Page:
Contemporary scholars at the centennial commemoration of the SAI clearly followed hauntings as they examined the complexities of the original SAI attendees. They provided nuanced attention to the impacts and effects of colonialism. In doing so, they offered a shifting epistemological model that intervenes in the ways the production of knowledge in modernity has served narratives that justify and legitimize continued oppression under various guises. Gordon writes that the task is “to reveal and to learn from subjugated knowledge.” She draws on Michel Foucault in arguing that “subjugated knowledge names, on the one hand, what official knowledge represses within its own terms, institutions and archives. . . . [It is] ‘disqualified,’ marginalized, fugitive knowledge from below and outside the institutions of official knowledge” (xviii) and has therefore received little attention.
An example of the subjugation of indigenous knowledge as it rubs up against the notion of official knowledge is clear in current debates about the status of American Indian studies in the academy—is it a field? Is it a discipline? These very questions attest to the reality that scholarly work in American Indian studies remains fugitive knowledge. The majority of academic institutions employ only a handful of scholars whose research focuses on American Indians and/or indigenous people and only a few offer PhDs, mas, majors, or minors in the field. On one hand, American Indian studies has come a long way in the last four decades. In a 1995 article, historian Dave Edmunds observed that the dearth of research in this field could be traced via an examination of the publishing history of the journal American Historical Review. During the first ten years of publication there was not a single article published in the journal about American Indian history, and from 1920 to 1960 there were only four articles that referenced Native Americans (Edmunds 1995, 720–21).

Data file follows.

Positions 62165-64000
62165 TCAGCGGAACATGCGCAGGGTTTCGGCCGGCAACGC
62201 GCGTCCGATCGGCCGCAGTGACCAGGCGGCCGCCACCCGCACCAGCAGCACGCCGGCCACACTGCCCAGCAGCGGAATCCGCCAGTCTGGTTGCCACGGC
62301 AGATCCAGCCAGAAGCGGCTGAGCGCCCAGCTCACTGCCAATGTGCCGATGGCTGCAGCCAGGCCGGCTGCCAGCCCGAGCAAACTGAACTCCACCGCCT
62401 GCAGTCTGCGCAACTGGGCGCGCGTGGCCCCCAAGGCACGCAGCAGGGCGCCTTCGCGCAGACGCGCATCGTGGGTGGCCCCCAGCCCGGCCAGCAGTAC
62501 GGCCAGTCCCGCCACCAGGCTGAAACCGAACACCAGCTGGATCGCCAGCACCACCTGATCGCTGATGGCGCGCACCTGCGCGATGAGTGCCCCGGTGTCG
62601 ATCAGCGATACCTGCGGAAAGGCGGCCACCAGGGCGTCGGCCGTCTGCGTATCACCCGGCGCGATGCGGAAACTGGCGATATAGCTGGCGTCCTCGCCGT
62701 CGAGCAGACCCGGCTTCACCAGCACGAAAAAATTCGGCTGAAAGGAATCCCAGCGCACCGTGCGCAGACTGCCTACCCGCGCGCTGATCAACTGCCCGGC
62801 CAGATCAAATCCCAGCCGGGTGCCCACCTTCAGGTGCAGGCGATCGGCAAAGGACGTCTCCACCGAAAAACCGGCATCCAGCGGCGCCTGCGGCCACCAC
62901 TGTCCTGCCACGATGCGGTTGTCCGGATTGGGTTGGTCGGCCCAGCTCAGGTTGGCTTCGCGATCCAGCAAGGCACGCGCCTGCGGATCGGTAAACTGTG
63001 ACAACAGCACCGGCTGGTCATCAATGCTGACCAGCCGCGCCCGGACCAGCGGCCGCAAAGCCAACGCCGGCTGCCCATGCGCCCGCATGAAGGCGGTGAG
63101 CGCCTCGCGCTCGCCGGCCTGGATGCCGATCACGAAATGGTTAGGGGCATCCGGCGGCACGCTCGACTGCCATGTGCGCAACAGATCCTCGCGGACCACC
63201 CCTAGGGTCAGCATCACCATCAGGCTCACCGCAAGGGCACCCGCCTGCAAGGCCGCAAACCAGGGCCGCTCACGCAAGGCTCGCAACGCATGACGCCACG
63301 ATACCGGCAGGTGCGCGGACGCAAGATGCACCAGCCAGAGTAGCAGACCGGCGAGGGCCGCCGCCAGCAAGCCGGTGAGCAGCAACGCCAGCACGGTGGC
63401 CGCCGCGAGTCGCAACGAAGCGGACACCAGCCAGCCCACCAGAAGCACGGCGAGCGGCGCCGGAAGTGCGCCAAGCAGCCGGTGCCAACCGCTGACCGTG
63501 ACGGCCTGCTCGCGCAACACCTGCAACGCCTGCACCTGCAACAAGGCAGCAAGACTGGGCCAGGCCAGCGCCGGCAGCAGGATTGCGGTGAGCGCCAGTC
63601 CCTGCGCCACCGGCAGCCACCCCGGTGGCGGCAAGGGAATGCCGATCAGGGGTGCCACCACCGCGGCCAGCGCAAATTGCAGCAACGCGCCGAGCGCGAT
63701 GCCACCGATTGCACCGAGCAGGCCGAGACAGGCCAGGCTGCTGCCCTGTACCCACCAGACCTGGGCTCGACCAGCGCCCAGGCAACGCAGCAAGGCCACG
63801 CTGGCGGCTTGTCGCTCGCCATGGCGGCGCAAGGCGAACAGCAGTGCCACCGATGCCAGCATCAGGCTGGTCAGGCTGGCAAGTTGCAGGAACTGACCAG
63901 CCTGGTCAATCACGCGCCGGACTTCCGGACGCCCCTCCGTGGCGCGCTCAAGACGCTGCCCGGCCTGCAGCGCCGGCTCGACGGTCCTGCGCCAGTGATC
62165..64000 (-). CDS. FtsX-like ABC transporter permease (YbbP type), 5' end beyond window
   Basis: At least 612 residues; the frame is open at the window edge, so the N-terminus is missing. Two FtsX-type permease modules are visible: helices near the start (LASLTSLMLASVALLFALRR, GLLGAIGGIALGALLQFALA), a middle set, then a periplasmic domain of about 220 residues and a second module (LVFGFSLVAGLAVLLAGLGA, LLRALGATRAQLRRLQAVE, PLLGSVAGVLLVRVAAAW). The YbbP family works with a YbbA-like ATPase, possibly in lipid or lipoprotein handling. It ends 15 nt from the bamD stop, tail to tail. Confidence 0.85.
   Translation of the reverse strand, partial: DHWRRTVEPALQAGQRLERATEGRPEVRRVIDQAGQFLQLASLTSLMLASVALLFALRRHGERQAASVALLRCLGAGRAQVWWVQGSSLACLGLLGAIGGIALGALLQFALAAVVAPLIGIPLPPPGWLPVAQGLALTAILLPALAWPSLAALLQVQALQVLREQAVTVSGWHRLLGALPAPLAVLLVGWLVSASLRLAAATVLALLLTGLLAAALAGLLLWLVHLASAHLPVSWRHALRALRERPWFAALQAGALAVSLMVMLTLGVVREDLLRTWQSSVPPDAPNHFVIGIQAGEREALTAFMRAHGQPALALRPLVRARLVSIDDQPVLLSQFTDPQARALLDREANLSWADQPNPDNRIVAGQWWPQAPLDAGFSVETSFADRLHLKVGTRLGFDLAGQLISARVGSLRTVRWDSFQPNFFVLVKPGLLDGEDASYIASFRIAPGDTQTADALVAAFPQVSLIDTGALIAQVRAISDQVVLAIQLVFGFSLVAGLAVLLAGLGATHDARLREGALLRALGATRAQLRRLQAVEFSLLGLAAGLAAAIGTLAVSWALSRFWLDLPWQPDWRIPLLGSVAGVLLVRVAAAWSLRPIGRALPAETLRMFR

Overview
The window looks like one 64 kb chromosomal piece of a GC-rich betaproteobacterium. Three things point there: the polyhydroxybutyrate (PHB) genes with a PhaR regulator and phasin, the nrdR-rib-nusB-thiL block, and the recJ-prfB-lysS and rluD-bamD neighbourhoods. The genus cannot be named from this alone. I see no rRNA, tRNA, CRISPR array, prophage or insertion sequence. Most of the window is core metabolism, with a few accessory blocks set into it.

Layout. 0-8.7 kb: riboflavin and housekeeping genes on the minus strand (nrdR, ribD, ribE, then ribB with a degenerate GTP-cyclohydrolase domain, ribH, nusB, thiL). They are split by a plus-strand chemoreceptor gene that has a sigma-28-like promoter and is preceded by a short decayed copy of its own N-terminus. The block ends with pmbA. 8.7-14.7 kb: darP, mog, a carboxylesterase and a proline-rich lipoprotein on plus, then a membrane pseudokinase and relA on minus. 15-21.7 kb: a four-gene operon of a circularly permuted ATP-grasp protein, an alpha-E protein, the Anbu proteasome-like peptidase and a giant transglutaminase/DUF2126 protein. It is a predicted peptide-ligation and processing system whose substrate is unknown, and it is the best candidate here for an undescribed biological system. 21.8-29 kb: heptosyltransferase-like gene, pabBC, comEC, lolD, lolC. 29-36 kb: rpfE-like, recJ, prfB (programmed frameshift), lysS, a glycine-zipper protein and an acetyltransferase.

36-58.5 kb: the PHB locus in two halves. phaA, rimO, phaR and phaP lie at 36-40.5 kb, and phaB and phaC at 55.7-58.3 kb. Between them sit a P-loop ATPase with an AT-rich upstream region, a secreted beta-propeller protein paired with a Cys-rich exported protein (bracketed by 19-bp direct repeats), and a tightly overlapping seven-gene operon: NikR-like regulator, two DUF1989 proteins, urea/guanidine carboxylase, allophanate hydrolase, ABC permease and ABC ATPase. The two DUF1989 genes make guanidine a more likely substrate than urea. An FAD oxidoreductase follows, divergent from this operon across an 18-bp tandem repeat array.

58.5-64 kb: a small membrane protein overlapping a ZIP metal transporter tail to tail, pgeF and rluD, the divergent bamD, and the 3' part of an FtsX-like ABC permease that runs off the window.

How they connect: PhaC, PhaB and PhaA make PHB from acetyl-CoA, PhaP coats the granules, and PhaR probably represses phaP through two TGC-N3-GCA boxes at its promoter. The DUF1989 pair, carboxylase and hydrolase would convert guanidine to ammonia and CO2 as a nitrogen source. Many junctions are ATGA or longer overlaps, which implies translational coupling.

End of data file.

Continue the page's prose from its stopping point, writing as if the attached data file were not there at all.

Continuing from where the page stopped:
Historian Donald Fixico (Shawnee, Sac and Fox, Muscogee Creek, and Seminole) (1996, 30) observes that Native history was neglected for more than a century and a primary characteristic of the approaches at the time was that Native peoples were treated as peripheral objects while whites were the primary actors. Today this is no longer the case. Yet as Byrd (2011, xxxi) observes, “those outside [American Indian studies] perceive it as a project of recovery, culture, identity, and polemic,” the implication being that those are not legitimate concerns of the academy. This obfuscation prompted Warrior (2013, 233) to call for contemporary scholars to focus on the “wounds and ruptures” experienced by “the least powerful, the most vulnerable, and most reviled people from our communities and to stand with them as intellectuals and, as scholars to promote the visibility of their lives and realities.” This is the Native cohort that haunts Warrior and it is how the MMA [Medicine Men’s Association] described their lived reality.
Of the many MMA participants, only two are living today.6 Their names and lives are, for the most part, unfamiliar to a contemporary, nonlocal, audience, and, for that matter, many within the contemporary local community. While they are literally ghostly figures now, following the ghost and haunting metaphors as articulated by Gordon leads to an analysis that is attentive to the focus of the MMA. They discussed at length the ideologies and practices that served to oppress and they expressed the messy complexities of their own lives and the lives of others in their community.